Column: Rosenfels breaks down how defenses can attack Dak Prescott

Tim Heitman / USA TODAY Sports

Sage Rosenfels is a former 12-year NFL quarterback who writes, does radio, and podcasts about the NFL and college football.

I wanted to break down a young quarterback this week, say Carson Wentz or Jared Goff, but the performance of Dak Prescott on Sunday night made it impossible to avoid addressing his play for a second time this season. It actually makes even more sense to examine Prescott a second time because my first crack at it was way back in the Week 2 win versus Washington.

After two lackluster performances - the first still being a win in Minneapolis - Dak took some heat this past week. It was again suggested that Tony Romo could step in if Dak continued to struggle. I found this completely absurd for three reasons: The Cowboys were 11-2 and on pace to be the No. 1 seed in the NFC; Romo hasn't played in a regular-season game in almost a year, so it's not clear how he'd play much better; and Dallas just faced two of the toughest defenses in the NFL on the road. Prescott isn't going to the bench any time soon.

The two previous weeks against the Vikings and Giants highlighted possible flaws in Prescott's game. Trent Dilfer broke it down perfectly during the pregame show when he spoke about the two aspects of understanding defenses. First, you have the pre-snap look. With good coaching and the right system, a quarterback can have regular success if they follow the plan laid out for them. The second, more advanced level of the position is understanding how the defensive puzzle changes after the ball is snapped.

Against two coordinators who like to confuse a quarterback, Mike Zimmer and Steve Spagnuolo, Prescott struggled when defenses acted in an unusual manner. Both defensive coaches called multiple blitzes with defensive linemen dropping into coverage. This is known as a "zone dog." As a young quarterback, you focus so much on safeties and linebackers that many times you miss the subtleties of a defensive end who's light in his stance or a safety blitzing with zone-dropping players behind him. This higher level of football takes time to understand and master.

Luckily for the Cowboys, the defense they faced Sunday offered a perfect setup for Prescott to get back on track. Tampa Bay's defense is vanilla. That doesn't mean it's bad, but its goal isn't to confuse the quarterback. The Bucs' bend-but-don't-break style of defense is ranked in the middle of the league as they are giving up 23 points per game, good for 17th in the NFL.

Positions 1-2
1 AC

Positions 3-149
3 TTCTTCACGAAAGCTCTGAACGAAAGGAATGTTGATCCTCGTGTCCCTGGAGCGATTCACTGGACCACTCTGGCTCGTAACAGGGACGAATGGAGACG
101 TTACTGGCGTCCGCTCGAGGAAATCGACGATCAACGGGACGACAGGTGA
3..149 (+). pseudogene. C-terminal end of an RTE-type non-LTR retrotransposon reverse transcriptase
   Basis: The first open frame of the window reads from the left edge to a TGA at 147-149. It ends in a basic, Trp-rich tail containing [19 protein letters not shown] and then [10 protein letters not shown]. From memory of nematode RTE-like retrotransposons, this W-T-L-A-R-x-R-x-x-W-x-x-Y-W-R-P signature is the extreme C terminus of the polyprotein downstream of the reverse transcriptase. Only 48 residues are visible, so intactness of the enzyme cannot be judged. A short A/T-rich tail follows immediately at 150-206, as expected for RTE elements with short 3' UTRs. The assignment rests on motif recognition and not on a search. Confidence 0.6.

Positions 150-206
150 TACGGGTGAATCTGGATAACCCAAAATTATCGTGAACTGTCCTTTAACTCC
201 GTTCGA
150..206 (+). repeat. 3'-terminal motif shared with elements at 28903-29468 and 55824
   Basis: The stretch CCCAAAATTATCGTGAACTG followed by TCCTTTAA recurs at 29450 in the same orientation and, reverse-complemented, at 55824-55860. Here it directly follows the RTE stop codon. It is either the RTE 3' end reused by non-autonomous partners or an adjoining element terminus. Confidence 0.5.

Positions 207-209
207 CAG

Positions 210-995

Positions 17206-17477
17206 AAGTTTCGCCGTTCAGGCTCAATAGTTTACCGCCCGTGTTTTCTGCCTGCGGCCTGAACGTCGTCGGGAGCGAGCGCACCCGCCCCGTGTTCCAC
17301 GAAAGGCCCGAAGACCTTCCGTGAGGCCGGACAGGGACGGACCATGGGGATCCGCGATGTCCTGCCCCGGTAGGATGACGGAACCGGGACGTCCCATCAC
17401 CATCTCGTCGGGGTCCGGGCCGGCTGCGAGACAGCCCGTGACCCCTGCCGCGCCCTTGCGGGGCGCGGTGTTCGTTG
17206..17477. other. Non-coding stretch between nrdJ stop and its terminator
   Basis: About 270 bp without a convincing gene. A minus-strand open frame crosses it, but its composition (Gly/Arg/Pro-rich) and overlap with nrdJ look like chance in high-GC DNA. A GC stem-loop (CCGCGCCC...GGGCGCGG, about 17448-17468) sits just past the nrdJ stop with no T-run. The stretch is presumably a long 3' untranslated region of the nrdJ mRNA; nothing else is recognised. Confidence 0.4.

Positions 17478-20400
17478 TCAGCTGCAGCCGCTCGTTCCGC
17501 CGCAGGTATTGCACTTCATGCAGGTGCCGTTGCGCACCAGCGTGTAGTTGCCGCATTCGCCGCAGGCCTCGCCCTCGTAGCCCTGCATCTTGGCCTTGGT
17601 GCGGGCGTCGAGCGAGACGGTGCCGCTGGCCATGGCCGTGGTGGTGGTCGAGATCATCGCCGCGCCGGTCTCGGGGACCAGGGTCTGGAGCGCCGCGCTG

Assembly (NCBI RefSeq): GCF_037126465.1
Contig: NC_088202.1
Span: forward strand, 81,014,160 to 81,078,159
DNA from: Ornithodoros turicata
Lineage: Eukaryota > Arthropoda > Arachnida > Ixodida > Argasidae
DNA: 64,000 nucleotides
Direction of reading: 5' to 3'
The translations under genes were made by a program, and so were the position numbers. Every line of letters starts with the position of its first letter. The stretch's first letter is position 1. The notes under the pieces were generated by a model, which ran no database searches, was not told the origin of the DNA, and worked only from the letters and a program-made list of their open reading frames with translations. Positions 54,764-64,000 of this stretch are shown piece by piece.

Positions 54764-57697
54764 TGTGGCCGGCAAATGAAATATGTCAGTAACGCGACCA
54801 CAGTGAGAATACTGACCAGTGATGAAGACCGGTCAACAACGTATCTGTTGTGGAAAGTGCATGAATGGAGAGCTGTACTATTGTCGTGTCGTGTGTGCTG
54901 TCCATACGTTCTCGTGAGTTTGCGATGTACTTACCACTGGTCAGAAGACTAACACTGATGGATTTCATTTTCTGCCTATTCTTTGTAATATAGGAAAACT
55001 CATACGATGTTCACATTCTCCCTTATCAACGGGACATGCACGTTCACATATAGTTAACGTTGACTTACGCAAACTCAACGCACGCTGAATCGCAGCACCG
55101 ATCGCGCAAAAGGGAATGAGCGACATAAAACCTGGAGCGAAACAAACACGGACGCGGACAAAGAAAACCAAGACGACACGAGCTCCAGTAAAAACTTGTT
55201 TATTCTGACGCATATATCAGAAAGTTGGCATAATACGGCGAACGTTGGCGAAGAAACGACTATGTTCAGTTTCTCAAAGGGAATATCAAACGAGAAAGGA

Philosophically, there are two general types of defenses. There is the attacking style used by coaches such as Rex Ryan and Zimmer, who like to blitz quarterbacks and play multiple coverages behind the pressure. Then there are teams like the Buccaneers, which are heavy on zone concepts and keep the ball in front of them. The famous "Tampa 2" scheme is a form of this philosophy. There are plenty of completions against the zone teams, but an offense has to methodically earn its way down the field, first down after first down.

All of this means Prescott only had to dissect the defense's pre-snap look - the first aspect of understanding that Dilfer mentioned - and the reads given to him by offensive coordinator Scott Linehan would lead the quarterback to a lot of easy completions. This is exactly what happened in the game, too.

My concern with Prescott, as the end of the regular season nears and we enter January, is that future defensive coordinators will identify the schemes he struggles with and implement them. The contrast between the previous two weeks and Sunday night is obvious.

Another element of Sunday's game that was easy to notice was how lucky Prescott is to play behind this Cowboys offensive line. During the offseason and training camp, offensive coordinators set a standard for their quarterbacks' completion percentage as it relates to each type of drill. They look for a 65-70 percent rate of completions during full team drills. During 7-on-7, they are expecting quarterbacks to throw for a higher clip, such as 80-90 percent. This varies depending on the OC and his style of offense.